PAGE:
This won't work. The hole's mass will always end up increasing by enough to compensate for the increase in angular momentum and keep the hole at or below the maximal threshold.

    I don't understand this either. Do you think that only super-maximal holes emit Hawking radiation? That's not the case.

    Same comment here as above; I don't understand where you're getting this from. You're going to need to give some references, or this thread will be closed.
     
  11. Jan 25, 2015 #10
    There is this from Bekenstein:
    http://arxiv.org/pdf/hep-th/0107045.pdf
    "This 'no hair principle' was overturned in the 1990’s with the appearance of a number of new black hole parameters and properties: skyrmion number, nonabelian magnetic monopole, color, etc."
    Sorry it's not a proper Journal, let me browse some more.
    This thread does seem to be getting off-topic; I'll try to keep it focused and/or start another topic.
     
  12. Jan 25, 2015 #11
    "No bounce, but the protons convert ('decay')."
    I am using the word "convert" in the following sense:
    If you put hydrogen atoms into the black hole, you are more likely to get electrons and positrons out as Hawking radiation, than protons. If you put a LOT of matter into a small black hole, you will get out a lot of positrons but few protons.
    (This also means that ordinary matter, including dark matter, will be "converted" to neutrinos and photons - and to particles and their anti-particles (mostly electrons and positrons) with equal probability. This would seem to be the future makeup of the universe... unless Hawking radiation is largely dark matter.)
     
  13. Jan 25, 2015 #12

    PeterDonis

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    Hm, interesting; it would have been nice if he had given specific references at that point, but he might have considered this statement too commonplace to need references. Which is perfectly understandable for him, as one of the world's leading experts in the field, but doesn't help us very much. :eek:

    Googling did turn up some papers on arxiv about black holes with "hair" of the types he lists--skyrmion hair, monopole hair, and Yang-Mills hair (which is what "color" presumably refers to--but both the weak and strong interactions are mediated by Yang-Mills fields, so this kind of hair could be ). So it does appear that this has been studied. From a quick skim of the papers, though, I can't tell whether, for example, the Yang-Mills hair models would help to answer the questions in your OP.

    In this case that's not an issue; Bekenstein is a reputable source.
     
  14. Jan 25, 2015 #13

    PeterDonis

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    You're more likely to get photons out than anything else, since they're massless. Neutrinos would be next, since, although they are believed to have mass, their masses are extremely small. Electrons and positrons, the next lightest known particles, would be much less likely to be emitted because of their much larger mass. At least, this would be the case for any black hole of stellar mass or larger, since the Hawking temperature is so low.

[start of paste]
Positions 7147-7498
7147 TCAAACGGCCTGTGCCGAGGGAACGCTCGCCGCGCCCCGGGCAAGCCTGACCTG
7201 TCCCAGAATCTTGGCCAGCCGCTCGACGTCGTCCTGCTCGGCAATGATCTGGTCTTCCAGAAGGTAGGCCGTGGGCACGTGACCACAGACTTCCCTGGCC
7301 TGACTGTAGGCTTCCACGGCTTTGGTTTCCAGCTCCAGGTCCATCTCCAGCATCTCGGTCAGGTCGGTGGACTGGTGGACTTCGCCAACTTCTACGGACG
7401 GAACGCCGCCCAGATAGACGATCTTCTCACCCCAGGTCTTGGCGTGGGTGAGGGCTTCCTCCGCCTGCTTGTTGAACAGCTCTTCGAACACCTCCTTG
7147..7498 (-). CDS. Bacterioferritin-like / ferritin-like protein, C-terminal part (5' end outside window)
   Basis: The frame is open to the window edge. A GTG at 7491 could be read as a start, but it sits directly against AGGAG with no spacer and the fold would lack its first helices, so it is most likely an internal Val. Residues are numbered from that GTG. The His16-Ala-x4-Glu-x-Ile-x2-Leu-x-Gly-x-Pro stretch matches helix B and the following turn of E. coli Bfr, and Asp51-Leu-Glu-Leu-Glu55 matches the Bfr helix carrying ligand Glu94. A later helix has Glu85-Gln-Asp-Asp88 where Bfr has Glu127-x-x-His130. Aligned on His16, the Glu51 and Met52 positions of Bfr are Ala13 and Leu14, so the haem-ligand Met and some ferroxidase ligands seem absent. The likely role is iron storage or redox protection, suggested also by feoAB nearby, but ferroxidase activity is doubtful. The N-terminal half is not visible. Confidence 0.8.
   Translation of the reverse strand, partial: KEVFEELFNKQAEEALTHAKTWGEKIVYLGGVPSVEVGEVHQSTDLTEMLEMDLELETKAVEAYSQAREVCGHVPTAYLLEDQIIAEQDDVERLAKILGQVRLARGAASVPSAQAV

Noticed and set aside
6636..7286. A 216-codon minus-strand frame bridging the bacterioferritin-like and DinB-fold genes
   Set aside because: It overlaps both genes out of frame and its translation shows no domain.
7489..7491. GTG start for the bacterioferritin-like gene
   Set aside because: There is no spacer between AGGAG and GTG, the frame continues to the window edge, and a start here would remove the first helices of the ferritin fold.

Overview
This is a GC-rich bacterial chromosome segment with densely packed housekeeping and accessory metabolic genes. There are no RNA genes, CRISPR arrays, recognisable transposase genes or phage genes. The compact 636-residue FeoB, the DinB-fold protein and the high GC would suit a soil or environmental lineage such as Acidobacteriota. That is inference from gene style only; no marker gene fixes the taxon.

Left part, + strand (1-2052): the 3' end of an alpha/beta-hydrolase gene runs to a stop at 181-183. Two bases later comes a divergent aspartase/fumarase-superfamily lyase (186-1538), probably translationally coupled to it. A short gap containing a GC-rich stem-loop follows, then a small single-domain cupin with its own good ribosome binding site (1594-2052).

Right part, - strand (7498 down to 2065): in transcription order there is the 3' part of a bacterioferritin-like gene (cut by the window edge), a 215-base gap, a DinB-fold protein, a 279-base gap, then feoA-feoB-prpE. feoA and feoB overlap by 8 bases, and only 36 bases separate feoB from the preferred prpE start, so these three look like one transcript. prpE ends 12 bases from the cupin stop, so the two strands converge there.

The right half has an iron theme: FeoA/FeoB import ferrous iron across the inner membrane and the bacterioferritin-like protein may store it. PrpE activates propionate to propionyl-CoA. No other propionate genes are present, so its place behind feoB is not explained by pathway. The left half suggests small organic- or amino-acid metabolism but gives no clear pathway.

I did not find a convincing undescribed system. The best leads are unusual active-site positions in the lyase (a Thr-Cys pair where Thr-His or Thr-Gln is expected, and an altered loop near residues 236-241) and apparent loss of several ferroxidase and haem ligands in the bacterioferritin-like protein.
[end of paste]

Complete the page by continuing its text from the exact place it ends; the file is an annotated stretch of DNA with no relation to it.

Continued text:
(Actually, any such hole in our current universe has a Hawking temperature much lower than the temperature of the CMBR, so it wouldn't actually be losing any mass via Hawking radiation; it would be gaining mass on net from the CMBR even if nothing else ever fell in. So none of the above will happen to any actual black hole in our universe for a very long time.)

    So what you say is correct, but I'm not sure "conversion" is a good word to use, because it implies that the hydrogen atoms falling into the hole somehow turn into photons, etc. by some process involving those specific hydrogen atoms. On our current understanding of Hawking radiation, that's not the case; the energy for the Hawking radiation comes from the spacetime curvature of the hole, and it will happen even if nothing at all is falling in. It is true, though, that the overall process of, say, forming a black hole from a star made of a lot of atoms, and then eventually having that hole evaporate into mostly photons, grossly violates conservation of baryon number, lepton number, etc.--anything that isn't a type of "hair". (Note that even the additional kinds of "hair" that Bekenstein mentions won't mean that baryon number or lepton number are conserved in a black hole.)
     
  15. Jan 25, 2015 #14
    Yes, and even if positrons and electrons are emitted in equal numbers they will eventually annihilate. So rest mass seems to be doomed in the far future.
    But if you put just protons into a black hole, at some point you are gonna get positrons out. As it radiates off its mass, its charge becomes more and more important. If it becomes maximal before it emits positrons, it will stop radiating uncharged particles altogether until a positron is emitted.
     
  16. Jan 26, 2015 #15